Usually the phrase "new and improved" does not make much sense because something either is new or did already exist and was improved upon.  For the sidebar the situation is a little different.  The core implementation is new but the content, the panels, did already exist.  The concept, but not the name, of a sidebar has existed for many years both in Apache OpenOffice (and before that) and in IBM Lotus Symphony.  In it was named "task pane" and was used primarily in Impress to give access to backgrounds, layouts, and shape and slide animations.  Symphony renamed this to "property panel", extended it to all applications and covered even more frequently used tasks.

Screenshot of Impress with sidebar.

So, what did you improve?

The sidebar panels come from three different sources and have been improved in the migration process:

  • The property panels that let you for example change the size of text or the color of shapes have all been migrated from Symphony.  In the process we have cleaned up the code, made some improvements and fixed many bugs.  While the property panels work really well, their implementation could profit from more cleanup.  Removing duplicated code could reduce their code size and their complexity considerably.  The one new property panel for inserting shapes into draw documents has roughly one tenth the number of code lines of the text property panel and still has about the same number of controls.
  • The Impress panels come from OpenOffice.  They allow you for example to control animations of slides and shapes.  The new framework of the sidebar made big cleanups of their implementations possible.  They are not view shells anymore; they are now regular controls.  If you don't know what a view shell is, good for you.
  • The third group consists of non-modal dialogs like the Navigator, the Gallery, or the Styles and Formatting dialog.  Only small changes were necessary to plug them into the sidebar.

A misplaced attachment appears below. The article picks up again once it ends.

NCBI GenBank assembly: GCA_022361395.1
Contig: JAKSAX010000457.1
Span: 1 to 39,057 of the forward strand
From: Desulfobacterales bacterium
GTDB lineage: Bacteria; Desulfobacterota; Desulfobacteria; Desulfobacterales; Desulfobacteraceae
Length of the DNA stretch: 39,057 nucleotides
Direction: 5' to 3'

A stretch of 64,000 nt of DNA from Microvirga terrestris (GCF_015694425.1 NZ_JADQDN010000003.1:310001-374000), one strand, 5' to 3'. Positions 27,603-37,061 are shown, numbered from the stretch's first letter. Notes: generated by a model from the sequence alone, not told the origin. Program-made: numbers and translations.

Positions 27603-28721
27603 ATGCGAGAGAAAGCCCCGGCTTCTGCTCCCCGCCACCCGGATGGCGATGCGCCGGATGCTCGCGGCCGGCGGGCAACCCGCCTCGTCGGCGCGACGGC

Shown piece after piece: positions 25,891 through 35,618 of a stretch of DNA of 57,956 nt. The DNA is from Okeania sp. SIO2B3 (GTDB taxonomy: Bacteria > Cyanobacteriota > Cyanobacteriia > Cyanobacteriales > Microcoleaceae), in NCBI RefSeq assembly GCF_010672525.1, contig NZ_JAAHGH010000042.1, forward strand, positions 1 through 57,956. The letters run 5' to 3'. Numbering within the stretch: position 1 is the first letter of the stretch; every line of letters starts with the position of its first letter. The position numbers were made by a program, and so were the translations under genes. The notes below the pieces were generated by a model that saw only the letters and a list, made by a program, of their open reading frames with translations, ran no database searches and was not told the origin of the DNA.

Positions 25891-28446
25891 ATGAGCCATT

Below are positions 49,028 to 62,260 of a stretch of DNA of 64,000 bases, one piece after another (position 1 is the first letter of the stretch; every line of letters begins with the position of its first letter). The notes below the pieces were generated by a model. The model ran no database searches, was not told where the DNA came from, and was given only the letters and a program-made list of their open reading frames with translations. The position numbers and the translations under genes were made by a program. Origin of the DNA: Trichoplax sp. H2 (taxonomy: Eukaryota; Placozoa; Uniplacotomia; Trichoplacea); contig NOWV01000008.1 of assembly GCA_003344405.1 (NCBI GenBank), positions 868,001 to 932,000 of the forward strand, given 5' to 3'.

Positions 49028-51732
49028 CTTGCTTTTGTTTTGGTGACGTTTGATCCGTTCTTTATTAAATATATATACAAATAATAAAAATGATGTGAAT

And what is new?

The core implementation of the sidebar and the framework provided for panel developers is completely new.  The sidebar looks similar to the Symphony property panel but shares no code with it.  One important new feature is that the sidebar is easily configurable via the, well, configuration.  Another one is that extensions can now add new decks and panels that can freely mix with existing decks and panels.  More on that later.

What exactly is "the sidebar"?

The sidebar is a window at the right side of the edit view of Writer, Calc, Impress and Draw.  It provides access to frequently used tasks when editing documents. The content in the sidebar is organized into decks and panels.  Decks are containers of panels, one or more of them.  In very few cases there may not yet be a panel available for the current task. You can switch between decks by clicking on buttons in the tab bar at the right side of the sidebar. A menu allows you to hide decks that you don't need.

The deck that is open by default is the "Properties" deck.  Its set of panels is context sensitive and varies depending on what you are currently doing.  For example, if you are editing text in Writer then the "Text" panel allows you to change the font, text attributes, text and background color.  The "Paragraph" panel has controls for changing bullet style, text alignment and various indents.  The "Page" panel lets you change page size and orientation.  It is collapsed by default.  That means that you can only see its title bar.  One click on it and you can see the panel.  This avoids cluttering the user interface with panels that are only used occasionally while at the same time making them easily accessible for when they are used.

The different parts of the sidebar

Why do you call it sidebar and not...?

The Symphony name "property
panel" did not work for us because the sidebar contains more than just
information about document properties.

The name